Walking into a possible overdose, Mr. Haynes said he looks for shallow or slow breathing and pinpoint pupils — both classic signs of opioid overdose — and starts oxygen and naloxone.
If successful, patients can be alert in a matter of minutes. Despite the frequency of these calls, particularly in the neighborhoods where he works, responding to an overdose hasn’t become routine, he said.
“The fire and the police are empathetic to these people’s struggles,” he said. “When I go in there, I don’t look at a person as another drug addict. It hurts me to see these families in pain because their loved one is struggling.”
First responders’ work prevents adding to the number of fatal overdoses, a number that has steadily increased as the heroin and opioid epidemic continues to ravage Ohio.
In 2015, 2,590 people in Ohio died of opioid overdoses, which includes heroin, fentanyl, and other prescription overdoses, according to the Ohio Department of Health.
The Lucas County Coroner’s Office, which serves a 19-county area in northwest Ohio, as well as two in southeast Michigan, reported 211 heroin or fentanyl-related deaths in 2015, including 17 in Wood County.
Michigan has not been spared either. The Michigan Department of Health and Human Services reported 1,745 people fatally overdosed on heroin and other opioids in 2014, the most recent year available.
“I would love to have three, four at a time,” said Deputy Charles Johnson, who currently has about 45 open cases. “If something happens to them I feel like it’s on my shoulders. I shouldn’t, but I do.”
The constant flow of new clients means frequent requests to expand the unit and resources available. Since the unit was formed in 2014, it has added officers from Toledo police, Mercy Health System, Oregon police, and several counselors. They want more.
This week, peace officers from the Toledo-Lucas County Library system are beginning their training to offer part-time help. The officers bring a unique perspective and valuable information about the epidemic, Lieutenant Chromik said.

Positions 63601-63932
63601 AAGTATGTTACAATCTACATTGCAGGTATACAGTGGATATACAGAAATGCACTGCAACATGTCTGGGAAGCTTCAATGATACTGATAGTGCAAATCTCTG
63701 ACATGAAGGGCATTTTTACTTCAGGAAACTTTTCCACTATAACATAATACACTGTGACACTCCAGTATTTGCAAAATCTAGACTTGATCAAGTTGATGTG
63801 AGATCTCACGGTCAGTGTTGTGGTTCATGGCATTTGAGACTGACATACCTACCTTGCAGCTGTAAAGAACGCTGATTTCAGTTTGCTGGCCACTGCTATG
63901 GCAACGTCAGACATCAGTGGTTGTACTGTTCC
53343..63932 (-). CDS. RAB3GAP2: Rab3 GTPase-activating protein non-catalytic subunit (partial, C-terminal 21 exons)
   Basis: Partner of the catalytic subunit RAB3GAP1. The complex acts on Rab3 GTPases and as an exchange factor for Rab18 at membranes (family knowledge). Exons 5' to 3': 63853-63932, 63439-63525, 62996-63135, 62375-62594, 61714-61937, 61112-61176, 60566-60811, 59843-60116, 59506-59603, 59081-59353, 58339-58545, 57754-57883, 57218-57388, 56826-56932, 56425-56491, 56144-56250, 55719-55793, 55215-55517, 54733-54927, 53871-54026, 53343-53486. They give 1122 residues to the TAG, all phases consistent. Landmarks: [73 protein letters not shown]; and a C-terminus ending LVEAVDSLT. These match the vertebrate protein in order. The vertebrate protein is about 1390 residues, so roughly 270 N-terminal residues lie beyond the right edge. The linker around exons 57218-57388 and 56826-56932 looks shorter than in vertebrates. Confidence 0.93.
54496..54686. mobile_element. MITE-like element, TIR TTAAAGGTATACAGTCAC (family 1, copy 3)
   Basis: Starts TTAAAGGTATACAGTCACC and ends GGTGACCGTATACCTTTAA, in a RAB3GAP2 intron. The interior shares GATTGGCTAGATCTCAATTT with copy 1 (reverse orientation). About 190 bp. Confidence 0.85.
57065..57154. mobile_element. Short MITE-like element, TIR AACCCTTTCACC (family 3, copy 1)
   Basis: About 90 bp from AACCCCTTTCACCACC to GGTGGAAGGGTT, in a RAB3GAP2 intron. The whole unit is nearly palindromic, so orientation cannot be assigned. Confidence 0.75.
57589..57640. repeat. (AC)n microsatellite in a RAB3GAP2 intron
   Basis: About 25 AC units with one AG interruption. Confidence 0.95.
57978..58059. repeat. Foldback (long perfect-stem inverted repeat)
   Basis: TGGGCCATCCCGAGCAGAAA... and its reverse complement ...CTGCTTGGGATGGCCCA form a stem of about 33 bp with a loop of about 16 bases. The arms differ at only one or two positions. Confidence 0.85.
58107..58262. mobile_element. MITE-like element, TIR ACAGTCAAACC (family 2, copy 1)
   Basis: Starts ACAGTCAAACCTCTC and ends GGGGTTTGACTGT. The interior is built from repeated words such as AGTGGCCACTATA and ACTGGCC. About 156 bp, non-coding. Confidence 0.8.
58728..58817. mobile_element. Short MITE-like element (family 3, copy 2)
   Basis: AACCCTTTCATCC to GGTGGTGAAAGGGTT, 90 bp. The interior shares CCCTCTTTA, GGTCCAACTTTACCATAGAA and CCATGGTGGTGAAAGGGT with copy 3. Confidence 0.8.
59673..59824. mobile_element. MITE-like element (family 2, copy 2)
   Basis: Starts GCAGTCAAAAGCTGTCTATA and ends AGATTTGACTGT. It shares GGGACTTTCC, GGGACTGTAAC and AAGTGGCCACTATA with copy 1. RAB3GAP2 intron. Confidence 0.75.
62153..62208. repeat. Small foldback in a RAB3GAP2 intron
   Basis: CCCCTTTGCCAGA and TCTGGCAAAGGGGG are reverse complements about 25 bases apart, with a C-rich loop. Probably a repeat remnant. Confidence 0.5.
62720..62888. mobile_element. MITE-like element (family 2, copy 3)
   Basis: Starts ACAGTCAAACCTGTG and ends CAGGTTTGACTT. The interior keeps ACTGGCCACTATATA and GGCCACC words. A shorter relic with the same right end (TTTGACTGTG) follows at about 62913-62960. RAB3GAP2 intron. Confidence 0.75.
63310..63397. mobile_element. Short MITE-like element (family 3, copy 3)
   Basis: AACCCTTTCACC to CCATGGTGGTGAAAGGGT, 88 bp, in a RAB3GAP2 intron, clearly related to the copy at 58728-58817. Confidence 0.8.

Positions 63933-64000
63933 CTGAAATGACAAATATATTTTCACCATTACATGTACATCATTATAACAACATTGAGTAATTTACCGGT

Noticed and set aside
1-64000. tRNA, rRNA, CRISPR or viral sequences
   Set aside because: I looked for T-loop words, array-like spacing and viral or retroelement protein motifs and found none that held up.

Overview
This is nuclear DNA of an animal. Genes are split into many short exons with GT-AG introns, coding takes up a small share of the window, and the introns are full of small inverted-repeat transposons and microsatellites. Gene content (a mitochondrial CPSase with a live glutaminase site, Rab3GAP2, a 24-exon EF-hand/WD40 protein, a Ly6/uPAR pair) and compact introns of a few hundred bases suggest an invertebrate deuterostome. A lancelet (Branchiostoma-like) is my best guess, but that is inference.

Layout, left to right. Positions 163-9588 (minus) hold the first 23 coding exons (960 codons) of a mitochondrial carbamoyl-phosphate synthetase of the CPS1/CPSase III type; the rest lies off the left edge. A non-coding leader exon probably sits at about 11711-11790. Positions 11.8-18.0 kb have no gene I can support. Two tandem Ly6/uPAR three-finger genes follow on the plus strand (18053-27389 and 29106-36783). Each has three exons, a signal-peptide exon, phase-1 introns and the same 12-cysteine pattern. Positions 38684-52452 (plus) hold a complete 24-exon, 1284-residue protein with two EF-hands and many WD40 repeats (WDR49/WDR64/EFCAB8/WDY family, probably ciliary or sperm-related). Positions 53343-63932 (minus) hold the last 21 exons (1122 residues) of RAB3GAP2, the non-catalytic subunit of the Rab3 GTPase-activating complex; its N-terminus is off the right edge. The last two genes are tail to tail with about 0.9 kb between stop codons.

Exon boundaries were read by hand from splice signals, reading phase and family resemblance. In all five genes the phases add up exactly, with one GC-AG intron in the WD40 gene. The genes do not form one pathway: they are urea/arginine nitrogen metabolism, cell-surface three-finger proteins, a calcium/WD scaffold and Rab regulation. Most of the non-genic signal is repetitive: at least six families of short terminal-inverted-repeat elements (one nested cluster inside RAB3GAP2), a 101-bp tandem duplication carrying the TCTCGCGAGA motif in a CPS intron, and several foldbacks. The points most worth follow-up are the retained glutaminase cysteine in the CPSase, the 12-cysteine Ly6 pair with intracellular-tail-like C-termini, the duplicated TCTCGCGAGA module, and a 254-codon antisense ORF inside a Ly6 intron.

At least four overdose calls to library branches, including at Main Library downtown and Mott in the central city, appear on the logs in the last two years.
DART is also bringing a cadre of volunteers into the fold — nurses, mental health professionals, and parents of addicts in recovery to provide support to families whose children overdose.
In addition to meeting the overdose patient at the hospital, DART officers often encounter parents, grandparents, and siblings.
Katie Heltman overdosed four years ago and has witnessed several of her friends do so too.
Ms. Heltman, 28, is a recovering heroin addict who marks 10 months clean this week. Only in sobriety does she understand how close she and other addicts come to death on a regular basis, she said.
“That’s the risk that a heroin addict takes every time they shoot up because we don’t know what the heroin is mixed with,” she said. “The drug dealers don’t know what mixed with before they got it.”
Copyright 2016 The Blade
McClatchy-Tribune News Service